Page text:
Web Real-time Communications (WebRTC) is an open-source project created by Google that was released in 2011 (Figure 2). It facilitates peer-to-peer communication directly in the web browser and through mobile applications using application programming interfaces. By communicating directly in the web browser, it eliminates the need for plugins and native app installations to make real-time communication as user-friendly as possible. Not only is WebRTC available on most every computing device, it is also used by close to half a billion monthly active users.

The WebRTC logo. WebRTC is an open-source project created by Google that was released in 2011.

WebRTC enables developers to create high-quality, real-time communication applications in Chrome, Firefox, Opera, Android and natively on iOS and Android. Facebook, Google, Amazon and many other companies use WebRTC to make audio, video and data transfer applications that are fast, reliable and secure. It is completely free and capable of being adapted to your own needs. It is also constantly evolving and improving, so changes happen quite often.

WebRTC is most commonly used for real-time audio and video conferencing, messaging and direct data transfers. For example, Slack uses WebRTC for Screenhero, which allows users to make real-time audio calls from within Slack. Facebook uses WebRTC in their Messenger application, which allows for real-time messaging between peers. Other applications of WebRTC include Discord, Google Hangouts, GoToMeeting, and Amazon Mayday. Some emerging use cases of WebRTC include onion-routed communication, the internet of things, online education and self-driving cars.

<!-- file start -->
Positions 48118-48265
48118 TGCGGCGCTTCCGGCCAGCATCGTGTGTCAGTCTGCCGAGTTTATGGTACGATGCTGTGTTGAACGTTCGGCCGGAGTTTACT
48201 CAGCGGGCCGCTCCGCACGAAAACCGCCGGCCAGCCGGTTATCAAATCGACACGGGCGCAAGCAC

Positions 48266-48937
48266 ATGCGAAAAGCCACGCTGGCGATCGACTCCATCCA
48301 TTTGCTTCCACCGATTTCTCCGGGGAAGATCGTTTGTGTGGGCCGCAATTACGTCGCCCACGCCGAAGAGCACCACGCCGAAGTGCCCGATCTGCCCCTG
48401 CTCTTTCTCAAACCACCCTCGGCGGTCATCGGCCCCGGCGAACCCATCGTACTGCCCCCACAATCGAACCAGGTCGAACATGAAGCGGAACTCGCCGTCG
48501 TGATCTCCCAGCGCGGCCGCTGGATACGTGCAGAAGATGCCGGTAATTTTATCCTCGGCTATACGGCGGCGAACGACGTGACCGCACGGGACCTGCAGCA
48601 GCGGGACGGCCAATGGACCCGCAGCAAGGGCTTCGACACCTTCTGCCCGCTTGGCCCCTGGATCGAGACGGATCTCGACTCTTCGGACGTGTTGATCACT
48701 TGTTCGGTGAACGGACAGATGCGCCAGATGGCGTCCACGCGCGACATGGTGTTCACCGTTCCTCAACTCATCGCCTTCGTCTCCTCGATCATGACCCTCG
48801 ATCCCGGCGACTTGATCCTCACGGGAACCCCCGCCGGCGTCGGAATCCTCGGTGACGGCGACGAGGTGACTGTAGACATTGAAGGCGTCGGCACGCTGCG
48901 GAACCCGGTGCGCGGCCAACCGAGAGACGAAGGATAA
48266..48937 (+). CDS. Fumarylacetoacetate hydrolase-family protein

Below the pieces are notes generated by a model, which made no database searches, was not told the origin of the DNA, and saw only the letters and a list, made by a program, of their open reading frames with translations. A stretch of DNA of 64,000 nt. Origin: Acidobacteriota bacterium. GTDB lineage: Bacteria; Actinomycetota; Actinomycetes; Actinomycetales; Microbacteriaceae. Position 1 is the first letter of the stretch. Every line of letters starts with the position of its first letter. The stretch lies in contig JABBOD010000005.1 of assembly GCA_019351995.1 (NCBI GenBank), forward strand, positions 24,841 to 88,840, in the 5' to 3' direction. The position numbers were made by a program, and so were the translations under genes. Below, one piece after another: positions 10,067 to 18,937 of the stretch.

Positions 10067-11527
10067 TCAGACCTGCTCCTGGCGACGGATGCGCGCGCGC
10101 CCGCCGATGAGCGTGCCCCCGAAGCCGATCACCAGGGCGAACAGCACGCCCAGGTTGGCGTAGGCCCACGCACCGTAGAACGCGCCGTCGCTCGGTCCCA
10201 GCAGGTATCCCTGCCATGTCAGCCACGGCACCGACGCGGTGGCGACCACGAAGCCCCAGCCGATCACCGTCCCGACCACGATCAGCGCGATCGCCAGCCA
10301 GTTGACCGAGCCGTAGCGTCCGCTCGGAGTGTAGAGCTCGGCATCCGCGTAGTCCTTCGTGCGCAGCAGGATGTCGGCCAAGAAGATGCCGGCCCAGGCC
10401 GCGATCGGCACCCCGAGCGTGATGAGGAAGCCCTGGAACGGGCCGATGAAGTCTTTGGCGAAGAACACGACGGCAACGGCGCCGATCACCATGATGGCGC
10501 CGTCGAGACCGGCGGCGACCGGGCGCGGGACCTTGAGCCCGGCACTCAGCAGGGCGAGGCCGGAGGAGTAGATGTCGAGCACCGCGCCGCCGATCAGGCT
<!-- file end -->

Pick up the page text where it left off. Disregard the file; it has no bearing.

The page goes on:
The Web Real-time Communications Working Group and the Internet Engineering Task Force are creating standards for WebRTC use. Version 1.0 of WebRTC has gone to candidate recommendation as of June 2018.


WebRTC has a few important elements to help make building peer-to-peer applications easier:

● getUserMedia() gives access to the local device audio and video.
● MediaRecorder records local audio and video.
● RTCPeerConnection allows peer-to-peer audio and video communication, including the initial connection, monitoring of the connection, and closing the connection.
● RTCDataChannel allows bidirectional transfers of data between peers.
● getStats is a real-time statistics API for WebRTC to help developers make sure WebRTC calls are the best quality.